Promote Drainage in a Swampy Yard
LESLIE: Time to talk water management with Ralph in Maryland. What’s going on?
RALPH: I have a problem because I live in a detached garage apartment and the driveway that’s in front of the house and the garage funnels all the rainwater that comes down right – basically into the space between the garage and the house and it makes what’s my front yard pretty much a swamp most of the time.
RALPH: And I’m wondering what would be the best way to build like an irrigation trench or some way to get that water from the driveway down past our house. There’s a hill, basically, that’s behind our house and if I could get it to go over that hill it would be really great.
LESLIE: Would that be a French drain?
TOM: Sort of that. It’s called a curtain drain. It’s like a French drain. Basically what you want to do is you want to dig a trench that’s about 12 inches deep and 12 inches wide. You put about two inches of stone in the bottom of that and then you install a perforated pipe. Surround the perforated pipe with more stone all the way over the top then you put a piece of filter cloth over that and then you put grass or dirt and grass so you won’t see this when it’s done. And what happens is the water will fall into this area, come up into the pipe and then run out. Now the trick is you need to be able to take that pipe and run it downhill to get the water away from the house. Is that possible or is it going to bottom out somewhere?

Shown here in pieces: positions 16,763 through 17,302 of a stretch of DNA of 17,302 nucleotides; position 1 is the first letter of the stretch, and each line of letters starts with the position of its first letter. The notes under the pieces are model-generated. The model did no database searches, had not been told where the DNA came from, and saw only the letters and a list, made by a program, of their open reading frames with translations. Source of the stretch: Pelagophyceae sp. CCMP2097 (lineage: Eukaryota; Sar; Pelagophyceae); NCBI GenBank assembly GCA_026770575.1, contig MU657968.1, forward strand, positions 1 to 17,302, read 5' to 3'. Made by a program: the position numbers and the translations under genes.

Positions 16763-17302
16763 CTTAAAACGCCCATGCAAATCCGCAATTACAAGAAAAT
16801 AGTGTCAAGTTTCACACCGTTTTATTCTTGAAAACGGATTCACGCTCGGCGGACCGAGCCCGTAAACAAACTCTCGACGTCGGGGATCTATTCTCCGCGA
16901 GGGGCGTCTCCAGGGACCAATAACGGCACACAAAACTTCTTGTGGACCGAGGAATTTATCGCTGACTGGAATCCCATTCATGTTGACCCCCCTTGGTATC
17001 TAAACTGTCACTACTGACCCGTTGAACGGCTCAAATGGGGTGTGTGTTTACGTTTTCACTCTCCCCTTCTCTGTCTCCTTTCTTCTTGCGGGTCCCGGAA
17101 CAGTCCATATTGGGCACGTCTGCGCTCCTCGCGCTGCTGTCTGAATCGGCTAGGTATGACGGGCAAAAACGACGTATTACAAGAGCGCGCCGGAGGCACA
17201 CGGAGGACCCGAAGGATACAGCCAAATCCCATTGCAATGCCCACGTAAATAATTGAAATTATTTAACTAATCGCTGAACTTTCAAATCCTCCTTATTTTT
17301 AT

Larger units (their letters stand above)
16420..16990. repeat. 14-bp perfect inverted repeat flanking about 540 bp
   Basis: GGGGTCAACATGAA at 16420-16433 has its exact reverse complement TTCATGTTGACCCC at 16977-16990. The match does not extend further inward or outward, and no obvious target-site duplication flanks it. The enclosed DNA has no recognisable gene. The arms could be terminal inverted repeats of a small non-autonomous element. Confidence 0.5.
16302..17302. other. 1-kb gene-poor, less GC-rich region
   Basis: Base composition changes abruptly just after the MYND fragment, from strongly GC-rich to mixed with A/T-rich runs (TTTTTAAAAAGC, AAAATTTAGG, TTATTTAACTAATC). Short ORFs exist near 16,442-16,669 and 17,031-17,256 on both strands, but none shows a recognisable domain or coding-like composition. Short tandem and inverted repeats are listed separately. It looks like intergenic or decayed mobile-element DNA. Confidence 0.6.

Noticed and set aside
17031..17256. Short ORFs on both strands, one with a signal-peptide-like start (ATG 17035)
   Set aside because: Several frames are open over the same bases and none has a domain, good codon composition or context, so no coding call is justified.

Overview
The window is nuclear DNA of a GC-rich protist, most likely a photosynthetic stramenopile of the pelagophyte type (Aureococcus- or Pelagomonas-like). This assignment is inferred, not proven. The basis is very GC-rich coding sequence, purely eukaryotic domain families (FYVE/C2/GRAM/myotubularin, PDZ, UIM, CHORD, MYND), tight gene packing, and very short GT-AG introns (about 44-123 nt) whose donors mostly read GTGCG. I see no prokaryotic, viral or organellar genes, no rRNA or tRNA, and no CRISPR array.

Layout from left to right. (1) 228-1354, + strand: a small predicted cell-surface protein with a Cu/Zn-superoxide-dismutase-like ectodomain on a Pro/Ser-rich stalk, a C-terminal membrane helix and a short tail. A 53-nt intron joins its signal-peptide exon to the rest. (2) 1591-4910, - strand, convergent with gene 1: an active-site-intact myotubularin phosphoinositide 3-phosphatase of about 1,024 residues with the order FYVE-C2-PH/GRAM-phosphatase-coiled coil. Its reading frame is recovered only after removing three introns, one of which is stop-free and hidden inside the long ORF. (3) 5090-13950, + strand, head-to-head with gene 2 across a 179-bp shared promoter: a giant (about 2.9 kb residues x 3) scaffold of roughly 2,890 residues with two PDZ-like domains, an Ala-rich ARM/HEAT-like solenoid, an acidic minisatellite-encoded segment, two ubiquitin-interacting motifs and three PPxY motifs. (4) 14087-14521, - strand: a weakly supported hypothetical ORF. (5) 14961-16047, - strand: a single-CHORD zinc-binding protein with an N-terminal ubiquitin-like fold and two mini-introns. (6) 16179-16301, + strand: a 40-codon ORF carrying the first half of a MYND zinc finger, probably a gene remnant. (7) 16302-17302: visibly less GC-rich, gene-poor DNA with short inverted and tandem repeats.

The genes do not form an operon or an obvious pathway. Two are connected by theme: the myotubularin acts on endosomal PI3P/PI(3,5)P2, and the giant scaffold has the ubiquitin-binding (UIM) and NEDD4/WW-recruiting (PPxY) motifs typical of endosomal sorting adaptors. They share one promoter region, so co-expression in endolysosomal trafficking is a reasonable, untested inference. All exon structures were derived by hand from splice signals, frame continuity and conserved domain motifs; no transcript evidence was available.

RALPH: No, that’s possible because the ground has a natural grade to it anyway, so …
RALPH: … it’ll run right along with the hill.
TOM: Well then that’s what you want to do and I’d break it out to daylight somewhere so you can always snake it out if it ever gets clogged.
TOM: But that’s definitely the way to do that. It’s called a curtain drain. When it’s installed it’s completely invisible but it’ll stop that water from ponding once and for all.
RALPH: OK. Well that’s great. Thank you very much.
TOM: You’re welcome. Thanks so much for calling us at 888-MONEY-PIT.